Recalculating Profits: Private Side - Private Bank Accounts
No full private side examination can be undertaken without access to private bank account statements. Be sure to ask for copies or printouts of any e-bank accounts. You should not routinely call for them in the opening letter of an enquiry. Exceptional circumstances might be a voluntary disclosure of undisclosed business receipts into a private account. As your enquiry develops, if it becomes clear that the business records are not necessarily reliable, your need to see the private statements becomes greater. For example, you may find that drawings have not been fully recorded and you will need to see the private bank account statements to satisfy yourself that these are consistent with declared drawings, and other information provided.
You may be told that private bank account statements have been destroyed or are no longer available for some other reason. The taxpayer may be able to obtain duplicate statements or other information from their bank, this would be free if they have an e-banking facility, but the charge made by the bank for this service can be high if not, particularly where a lengthy period is involved.
You should always consider whether it is essential for you to see the statements or receive the other information for the whole of the period straightaway. You may be able to restrict your request to a suitable sample period or consider a later period. If you are satisfied after your review of the sample period, there will be no need for the taxpayer to incur additional costs on providing information for the rest of the period. If your review has not resolved your concerns, you will have further evidence to put to the taxpayer to support any decision to extend your review to the rest of the period.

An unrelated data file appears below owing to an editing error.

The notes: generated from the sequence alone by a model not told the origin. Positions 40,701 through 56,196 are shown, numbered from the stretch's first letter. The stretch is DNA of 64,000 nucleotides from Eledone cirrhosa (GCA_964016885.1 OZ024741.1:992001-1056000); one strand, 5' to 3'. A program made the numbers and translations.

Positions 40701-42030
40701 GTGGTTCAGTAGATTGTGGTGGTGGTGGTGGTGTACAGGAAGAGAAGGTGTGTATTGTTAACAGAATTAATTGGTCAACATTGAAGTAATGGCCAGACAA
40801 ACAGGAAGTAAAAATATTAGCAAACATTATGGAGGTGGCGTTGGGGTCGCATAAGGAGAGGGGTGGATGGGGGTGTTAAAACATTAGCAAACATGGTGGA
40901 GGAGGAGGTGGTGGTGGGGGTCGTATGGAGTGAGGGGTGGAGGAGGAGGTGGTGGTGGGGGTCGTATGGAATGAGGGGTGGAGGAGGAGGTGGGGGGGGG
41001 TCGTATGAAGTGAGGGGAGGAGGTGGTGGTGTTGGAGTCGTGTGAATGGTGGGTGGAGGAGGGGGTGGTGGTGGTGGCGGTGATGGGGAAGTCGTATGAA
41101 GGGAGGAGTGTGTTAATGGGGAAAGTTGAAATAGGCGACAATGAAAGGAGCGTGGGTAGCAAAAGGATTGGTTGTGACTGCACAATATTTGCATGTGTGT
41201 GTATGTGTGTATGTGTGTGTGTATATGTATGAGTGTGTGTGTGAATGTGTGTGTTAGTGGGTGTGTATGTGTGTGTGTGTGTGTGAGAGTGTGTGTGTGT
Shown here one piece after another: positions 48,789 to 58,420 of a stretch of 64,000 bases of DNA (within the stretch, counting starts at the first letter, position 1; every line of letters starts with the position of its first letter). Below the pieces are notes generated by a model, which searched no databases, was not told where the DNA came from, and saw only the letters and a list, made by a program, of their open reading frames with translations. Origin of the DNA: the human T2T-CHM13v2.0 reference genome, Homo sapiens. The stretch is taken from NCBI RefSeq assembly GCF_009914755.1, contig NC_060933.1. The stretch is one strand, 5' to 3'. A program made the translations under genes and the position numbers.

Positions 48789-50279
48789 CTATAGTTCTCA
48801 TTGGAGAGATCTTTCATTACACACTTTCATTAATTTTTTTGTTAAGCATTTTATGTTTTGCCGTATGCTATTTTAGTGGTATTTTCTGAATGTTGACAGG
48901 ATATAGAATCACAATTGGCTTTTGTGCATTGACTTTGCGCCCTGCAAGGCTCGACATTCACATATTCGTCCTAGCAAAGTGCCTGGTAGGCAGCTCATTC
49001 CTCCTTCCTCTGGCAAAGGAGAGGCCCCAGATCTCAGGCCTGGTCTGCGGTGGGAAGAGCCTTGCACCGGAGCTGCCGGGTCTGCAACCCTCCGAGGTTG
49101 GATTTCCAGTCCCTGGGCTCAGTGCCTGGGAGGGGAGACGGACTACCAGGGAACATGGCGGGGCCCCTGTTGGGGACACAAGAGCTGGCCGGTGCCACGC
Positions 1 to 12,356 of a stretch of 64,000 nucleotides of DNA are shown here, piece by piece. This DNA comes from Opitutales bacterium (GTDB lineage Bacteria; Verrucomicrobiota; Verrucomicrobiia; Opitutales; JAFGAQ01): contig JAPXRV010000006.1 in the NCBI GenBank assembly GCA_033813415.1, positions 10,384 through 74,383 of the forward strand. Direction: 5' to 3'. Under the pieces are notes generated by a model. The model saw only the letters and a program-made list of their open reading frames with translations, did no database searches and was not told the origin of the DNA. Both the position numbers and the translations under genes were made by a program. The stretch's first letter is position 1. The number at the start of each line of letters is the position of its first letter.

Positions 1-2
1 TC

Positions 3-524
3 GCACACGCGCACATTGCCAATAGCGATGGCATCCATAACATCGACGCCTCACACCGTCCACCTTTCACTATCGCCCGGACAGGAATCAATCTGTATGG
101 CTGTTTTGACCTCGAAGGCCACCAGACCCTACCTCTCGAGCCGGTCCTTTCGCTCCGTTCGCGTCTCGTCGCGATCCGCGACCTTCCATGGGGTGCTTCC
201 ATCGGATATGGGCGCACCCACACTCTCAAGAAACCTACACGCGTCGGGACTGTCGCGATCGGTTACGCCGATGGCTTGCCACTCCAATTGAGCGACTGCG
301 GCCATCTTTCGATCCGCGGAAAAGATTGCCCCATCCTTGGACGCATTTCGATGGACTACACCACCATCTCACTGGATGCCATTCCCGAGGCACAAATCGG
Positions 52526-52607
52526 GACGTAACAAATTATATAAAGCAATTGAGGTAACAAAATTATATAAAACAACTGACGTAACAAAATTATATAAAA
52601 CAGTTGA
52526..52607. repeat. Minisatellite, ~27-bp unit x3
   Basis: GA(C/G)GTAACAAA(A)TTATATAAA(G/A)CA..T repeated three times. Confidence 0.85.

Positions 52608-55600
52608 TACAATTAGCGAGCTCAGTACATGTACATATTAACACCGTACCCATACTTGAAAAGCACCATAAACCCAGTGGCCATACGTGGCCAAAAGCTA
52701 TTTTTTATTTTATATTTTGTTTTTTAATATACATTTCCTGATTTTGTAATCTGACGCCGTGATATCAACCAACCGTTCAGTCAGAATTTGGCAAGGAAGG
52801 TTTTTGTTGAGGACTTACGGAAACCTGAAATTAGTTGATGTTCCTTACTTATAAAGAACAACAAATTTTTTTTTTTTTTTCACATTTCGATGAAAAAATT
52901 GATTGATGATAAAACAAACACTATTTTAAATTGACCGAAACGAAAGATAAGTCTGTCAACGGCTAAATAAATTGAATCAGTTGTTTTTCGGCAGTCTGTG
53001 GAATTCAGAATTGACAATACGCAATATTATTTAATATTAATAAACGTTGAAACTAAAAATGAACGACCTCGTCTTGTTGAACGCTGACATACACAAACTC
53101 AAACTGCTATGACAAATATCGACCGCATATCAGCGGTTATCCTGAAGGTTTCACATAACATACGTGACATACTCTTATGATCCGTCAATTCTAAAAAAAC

Before undertaking any specific tests, you should look at the statements generally. Is there a pattern to spending habits? Are there any indications of transfers from or to other accounts? You might not know of these accounts, and you will probably want to see them. Transfers to or from a partner’s or spouse’s account confirm that his or her personal finances are linked to those of the person under enquiry, and should therefore be brought into the enquiry.
You should also examine the receipts for lodgements which are not recorded withdrawals from the business or which seem inconsistent with the drawings figure in the accounts. Many will have a perfectly acceptable explanation, but some could be diverted from the business.
(This content has been withheld because of exemptions in the Freedom of Information Act 2000)
You will have to look in greater detail at the private bank accounts if you are preparing capital statements EM3593.